Risk Management Forecast for 2024: Defining Trends and Ways to Prepare

Amid continuing economic and market uncertainties, conduct regular risk assessments, understand models and their limitations, and be ready to respond swiftly.

Friday, January 26, 2024

By Stas Melnikov


2023 undeniably etched its place in financial services history, a year marked by accelerating change and a precarious financial climate. It brought calamity in the form of largely unforeseen bank failures – five of them, in fact, including Silicon Valley Bank, the largest such collapse in 15 years. But it also showcased remarkable economic resilience amid a tapestry of market relationship changes, geopolitical shifts and pervasive uncertainty.

Last year’s defining feature was perhaps the elusive recession that never materialized. Despite headwinds such as an inverted yield curve, surging corporate bankruptcies, heightened interest rate volatility, persistent inflation and, yes, bank failures, the economy has remained surprisingly robust. This outcome echoes the adage that “the market climbs the wall of worry," a truth particularly evident, albeit in an unconventional manner.

Divergent Impacts

The ascent in equity markets, predominantly propelled by the exceptional performance of a select few tech giants, the “Magnificent Seven,” has masked the struggles faced by the broader market, including the rest of the large caps and small caps. This divergence was not limited to financial markets. It also manifested in the banking industry. The fallout from Silicon Valley Bank’s failure has affected banks asymmetrically, highlighting a stark contrast between the resilient and the vulnerable.

 stas-melnikovStas Melnikov of SAS: A bifurcated macro landscape.

On a macro level, this divergence extends globally, with the U.S. economy rebounding swiftly from COVID-19’s shocks compared to its G7 counterparts. The disparities, especially when juxtaposed with the European and emerging market trends, underscore the bifurcated nature of the current macro landscape.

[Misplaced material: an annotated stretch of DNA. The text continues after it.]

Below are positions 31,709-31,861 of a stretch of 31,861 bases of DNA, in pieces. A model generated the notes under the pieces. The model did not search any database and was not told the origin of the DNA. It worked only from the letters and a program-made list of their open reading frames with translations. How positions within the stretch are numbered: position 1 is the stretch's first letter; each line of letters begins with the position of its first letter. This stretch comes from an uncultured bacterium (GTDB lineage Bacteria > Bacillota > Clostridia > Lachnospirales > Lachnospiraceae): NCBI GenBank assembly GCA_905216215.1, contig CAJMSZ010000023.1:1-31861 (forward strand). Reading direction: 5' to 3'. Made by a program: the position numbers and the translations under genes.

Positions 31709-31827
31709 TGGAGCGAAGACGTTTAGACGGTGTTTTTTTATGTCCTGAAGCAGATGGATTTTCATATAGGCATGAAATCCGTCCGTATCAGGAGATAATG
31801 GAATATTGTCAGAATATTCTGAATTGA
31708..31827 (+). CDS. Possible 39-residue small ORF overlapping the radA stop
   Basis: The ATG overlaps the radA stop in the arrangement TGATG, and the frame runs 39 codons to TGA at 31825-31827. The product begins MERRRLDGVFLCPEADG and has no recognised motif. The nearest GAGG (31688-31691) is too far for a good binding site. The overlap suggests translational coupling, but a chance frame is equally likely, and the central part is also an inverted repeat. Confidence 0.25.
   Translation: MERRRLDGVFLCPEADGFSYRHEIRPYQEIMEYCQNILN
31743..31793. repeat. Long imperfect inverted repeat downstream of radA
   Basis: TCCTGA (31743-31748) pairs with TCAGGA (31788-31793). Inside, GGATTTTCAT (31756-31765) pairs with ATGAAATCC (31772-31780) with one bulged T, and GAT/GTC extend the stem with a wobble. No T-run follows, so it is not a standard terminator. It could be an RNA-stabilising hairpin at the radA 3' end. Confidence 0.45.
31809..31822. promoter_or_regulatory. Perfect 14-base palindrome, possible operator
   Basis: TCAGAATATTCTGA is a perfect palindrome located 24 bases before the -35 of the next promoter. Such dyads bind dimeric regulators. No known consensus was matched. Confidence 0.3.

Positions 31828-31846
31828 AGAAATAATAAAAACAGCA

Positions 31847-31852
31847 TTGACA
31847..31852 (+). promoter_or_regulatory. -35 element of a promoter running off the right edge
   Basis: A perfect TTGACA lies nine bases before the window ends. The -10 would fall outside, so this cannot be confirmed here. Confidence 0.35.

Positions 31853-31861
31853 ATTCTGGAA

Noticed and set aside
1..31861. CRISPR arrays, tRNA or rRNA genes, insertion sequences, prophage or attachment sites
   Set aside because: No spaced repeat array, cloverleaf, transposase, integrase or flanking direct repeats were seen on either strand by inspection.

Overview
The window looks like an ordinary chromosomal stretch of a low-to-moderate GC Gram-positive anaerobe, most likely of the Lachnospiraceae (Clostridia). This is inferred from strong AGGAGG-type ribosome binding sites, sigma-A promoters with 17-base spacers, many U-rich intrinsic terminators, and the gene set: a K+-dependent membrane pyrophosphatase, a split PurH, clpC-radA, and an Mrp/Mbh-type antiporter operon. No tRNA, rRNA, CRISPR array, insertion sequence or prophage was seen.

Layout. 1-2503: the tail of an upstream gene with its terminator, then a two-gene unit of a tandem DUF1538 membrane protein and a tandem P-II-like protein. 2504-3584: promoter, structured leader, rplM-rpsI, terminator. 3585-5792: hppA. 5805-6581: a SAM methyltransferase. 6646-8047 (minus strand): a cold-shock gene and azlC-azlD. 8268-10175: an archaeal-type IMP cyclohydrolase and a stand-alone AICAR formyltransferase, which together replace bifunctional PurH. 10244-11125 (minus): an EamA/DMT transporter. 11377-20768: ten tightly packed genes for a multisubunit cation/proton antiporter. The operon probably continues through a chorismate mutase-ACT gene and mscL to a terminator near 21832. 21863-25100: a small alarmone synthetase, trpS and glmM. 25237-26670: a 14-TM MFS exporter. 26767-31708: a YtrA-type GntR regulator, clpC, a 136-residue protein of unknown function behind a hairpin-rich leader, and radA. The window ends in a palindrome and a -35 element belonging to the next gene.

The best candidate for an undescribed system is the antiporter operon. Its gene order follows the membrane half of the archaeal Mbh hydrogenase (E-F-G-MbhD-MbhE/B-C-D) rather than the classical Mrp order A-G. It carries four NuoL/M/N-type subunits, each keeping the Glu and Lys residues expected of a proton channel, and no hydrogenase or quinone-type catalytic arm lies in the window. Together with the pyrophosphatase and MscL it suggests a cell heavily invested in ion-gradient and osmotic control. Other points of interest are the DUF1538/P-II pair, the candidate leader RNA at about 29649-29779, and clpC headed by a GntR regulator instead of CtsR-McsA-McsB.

Against this backdrop, what are the paramount trends risk professionals might expect to define 2024? I predict the top five:

  1. Banking Sector Pressure and M&A. Persistent inflation, elevated interest rates and more demanding and discriminating depositors will continue to exert pressure on banks, many of which are saddled with unrealized losses on their balance sheets. This pressure will separate weak from strong and serve as a catalyst for a significant increase in merger-and-acquisition activity. Regulators, mindful of the optics of bank failures, will be supportive of industry consolidation. Navigating this environment will require a thorough understanding of the issues banks face and accurate modeling and forecasting of their balance sheets.
  2. Corporate Credit and Defaults. High yield and bank loan debt due in 2025 and 2026 will start getting refinanced in 2024. Banks, constrained by high interest rates and capital regulations, will provide less liquidity to the corporate credit market. Initially, private credit and institutional investors will continue to support demand, but eventually, investors, hurt by rising losses, will pull back. High yield spreads will widen, and concerns will extend to BBB-rated bonds, which will start to trade more in line with high yield products. Faced with higher debt service costs, a rising number of companies will be forced into default or debt restructuring.
  3. Technological Progress and the Economy. Advances in artificial intelligence and automation will drive productivity gains. The capital-to-labor ratio will also rise, further boosting productivity. These impacts will be sufficient for most economies to avoid recession, despite rapidly rising defaults. The picture will be quite different at a sector level, however, where some segments will experience recession-like conditions.